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7 Fun (And Effective!) Reading Websites That Engage Students

7 Fun (And Effective!) Reading Websites That Engage Students

By Elizabeth Kahn

reading too much? Whooos ReadingAs a school librarian, part of my job is to try and instill a love of reading in all my students. Of course this is easier said than done when time for recreational reading has to compete with school assignments, extracurricular activities, and interaction with cell phones, tablets and video game.

In fact, only 26 percent of kids ages 12 and 14, and only 14 percent between ages 15 and 17, said they read for fun at least five days a week, as reported by the Washington Post.

I have been on the hunt and collected a number of websites that I believe teachers, parents and students can use to help guide student reading selections. If students have books to that they really like, then they’ll be more inclined to make time in their busy schedules for reading.

Find Book Recommendations

1. Story Snoops

This website was started by a group of four moms from California. They took their love of reading to a new level and created this website to house their book reviews; one of the Snoops has read each and every book recommended on the site.

The best part of this website is the user’s ability to search by age level of the reader, genre, and gender of protagonist. Story Snoops is geared for tweens, teens and young adults, and you can find books categorized at these levels for ages 9 through 18.

2. A Book and a Hug

This site, created by a librarian, has lists of books for a wide range of ages from babies through teenagers. You can search by reading level and category to pull up recommended titles or look at their many lists that have been pre-designed for you.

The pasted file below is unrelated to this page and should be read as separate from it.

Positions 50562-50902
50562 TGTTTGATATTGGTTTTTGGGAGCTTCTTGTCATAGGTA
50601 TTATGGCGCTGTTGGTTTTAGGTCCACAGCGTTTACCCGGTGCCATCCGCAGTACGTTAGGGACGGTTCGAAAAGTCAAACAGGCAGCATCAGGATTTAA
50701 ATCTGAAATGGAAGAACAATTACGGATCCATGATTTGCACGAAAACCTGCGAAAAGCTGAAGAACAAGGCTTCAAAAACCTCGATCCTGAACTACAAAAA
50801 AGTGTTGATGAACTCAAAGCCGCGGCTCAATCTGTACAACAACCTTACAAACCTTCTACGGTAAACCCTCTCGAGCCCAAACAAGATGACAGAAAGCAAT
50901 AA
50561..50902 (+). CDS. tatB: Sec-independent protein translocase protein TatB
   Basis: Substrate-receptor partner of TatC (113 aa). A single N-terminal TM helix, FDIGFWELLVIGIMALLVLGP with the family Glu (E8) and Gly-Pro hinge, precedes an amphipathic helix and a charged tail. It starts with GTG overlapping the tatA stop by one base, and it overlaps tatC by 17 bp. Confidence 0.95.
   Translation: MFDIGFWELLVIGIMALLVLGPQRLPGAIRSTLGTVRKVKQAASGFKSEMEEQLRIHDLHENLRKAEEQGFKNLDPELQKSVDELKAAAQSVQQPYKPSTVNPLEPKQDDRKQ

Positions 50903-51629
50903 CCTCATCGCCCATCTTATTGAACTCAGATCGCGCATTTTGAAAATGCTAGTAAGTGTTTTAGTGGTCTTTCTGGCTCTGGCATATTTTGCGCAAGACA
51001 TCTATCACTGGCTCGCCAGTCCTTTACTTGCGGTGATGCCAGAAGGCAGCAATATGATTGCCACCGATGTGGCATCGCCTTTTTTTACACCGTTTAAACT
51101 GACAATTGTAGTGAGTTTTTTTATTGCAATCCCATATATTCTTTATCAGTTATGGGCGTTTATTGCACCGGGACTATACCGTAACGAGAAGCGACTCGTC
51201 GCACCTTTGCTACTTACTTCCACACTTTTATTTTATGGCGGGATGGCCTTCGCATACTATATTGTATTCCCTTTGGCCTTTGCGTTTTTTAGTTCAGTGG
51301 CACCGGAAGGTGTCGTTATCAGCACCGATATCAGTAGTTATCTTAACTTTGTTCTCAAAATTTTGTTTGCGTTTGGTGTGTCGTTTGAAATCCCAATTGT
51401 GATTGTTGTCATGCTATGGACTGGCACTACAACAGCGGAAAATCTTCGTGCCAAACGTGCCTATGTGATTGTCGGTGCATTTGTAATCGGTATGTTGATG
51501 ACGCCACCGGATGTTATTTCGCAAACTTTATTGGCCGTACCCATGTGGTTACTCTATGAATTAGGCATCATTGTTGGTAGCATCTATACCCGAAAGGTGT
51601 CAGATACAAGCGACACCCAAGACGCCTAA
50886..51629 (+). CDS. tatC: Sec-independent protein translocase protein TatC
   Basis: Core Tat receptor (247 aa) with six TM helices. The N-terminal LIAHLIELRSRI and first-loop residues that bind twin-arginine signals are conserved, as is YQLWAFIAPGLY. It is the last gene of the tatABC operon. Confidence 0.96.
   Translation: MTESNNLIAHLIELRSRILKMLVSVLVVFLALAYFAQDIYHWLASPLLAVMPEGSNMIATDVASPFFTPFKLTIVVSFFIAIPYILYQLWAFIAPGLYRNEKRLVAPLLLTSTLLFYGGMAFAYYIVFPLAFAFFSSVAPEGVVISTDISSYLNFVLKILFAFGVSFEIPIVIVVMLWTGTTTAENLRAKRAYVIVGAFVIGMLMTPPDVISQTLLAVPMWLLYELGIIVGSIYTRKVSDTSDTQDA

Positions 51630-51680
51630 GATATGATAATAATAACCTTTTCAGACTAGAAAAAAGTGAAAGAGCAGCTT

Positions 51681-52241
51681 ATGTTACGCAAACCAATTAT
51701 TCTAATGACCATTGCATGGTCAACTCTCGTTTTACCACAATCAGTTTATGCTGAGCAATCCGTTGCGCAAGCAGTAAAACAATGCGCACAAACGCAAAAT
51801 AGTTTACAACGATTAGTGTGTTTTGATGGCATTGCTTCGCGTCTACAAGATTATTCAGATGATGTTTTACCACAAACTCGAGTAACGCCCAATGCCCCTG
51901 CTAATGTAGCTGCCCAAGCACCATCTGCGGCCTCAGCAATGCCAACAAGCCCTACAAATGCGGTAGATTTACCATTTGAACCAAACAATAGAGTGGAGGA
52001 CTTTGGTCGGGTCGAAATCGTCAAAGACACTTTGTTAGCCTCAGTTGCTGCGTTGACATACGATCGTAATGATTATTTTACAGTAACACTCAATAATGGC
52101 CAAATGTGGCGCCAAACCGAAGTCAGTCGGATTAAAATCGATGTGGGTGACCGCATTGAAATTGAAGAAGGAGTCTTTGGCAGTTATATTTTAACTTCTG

A new feature allows readers to add their own recommendation and reviews for any book on the site.

3. Book Seer

This site is fun and simple to use. It trolls for its information using data from Amazon. All you need to do is type in the title and author of a book that you liked, and the all-knowing Book Seer will give you a list of books to read next. This site works for all ages, allowing you to enter picture book titles as well as novels and books for adults.

4. What Should I Read Next

This site can be used for all ages and is extremely simple to use. All you need to do is type in the title of a book that you liked, and the site will generate a list of titles for you. You can join this site for free to keep lists of your favorite books. Members’ lists are used to create the lists of suggested titles.

Get Students’ Excited About Reading

5. FictFact

This is a tool that I use almost daily in my library. The site lists books by series. It’s nearly impossible to keep up with what book comes next in a series, and now you don’t have to because FictFact does it for you.

Early chapter books can be found on the site as well as books for adults. If you choose to become a member for free, you can keep a list of your favorite series, and FictFact will notify you when the next book in your series is going to be published.

6. How Long to Read

This site is very engaging for students, and with its database of more than 12 million books, you’re bound to find how long it will take you to read whatever book you have lined up next. Simply type in a title, start the reading timer, and read the paragraph selection on the screen.

When you stop the reading timer, the website will tell you how many hours that it will take you to complete that book. For avid readers who want to spend their weekend engrossed in a good book, this site lets them know if they will have time finish it before school on Monday morning.

7. KidLitTV

This site was created to get students interested in authors by offering a variety of information about the author that appeals to kids, from the youngest ages up through teens. With KidLitTV, students can also watch author interviews and book trailers on video. The mission of this site is to develop life-long readers. That is exactly what I try to do in my library.

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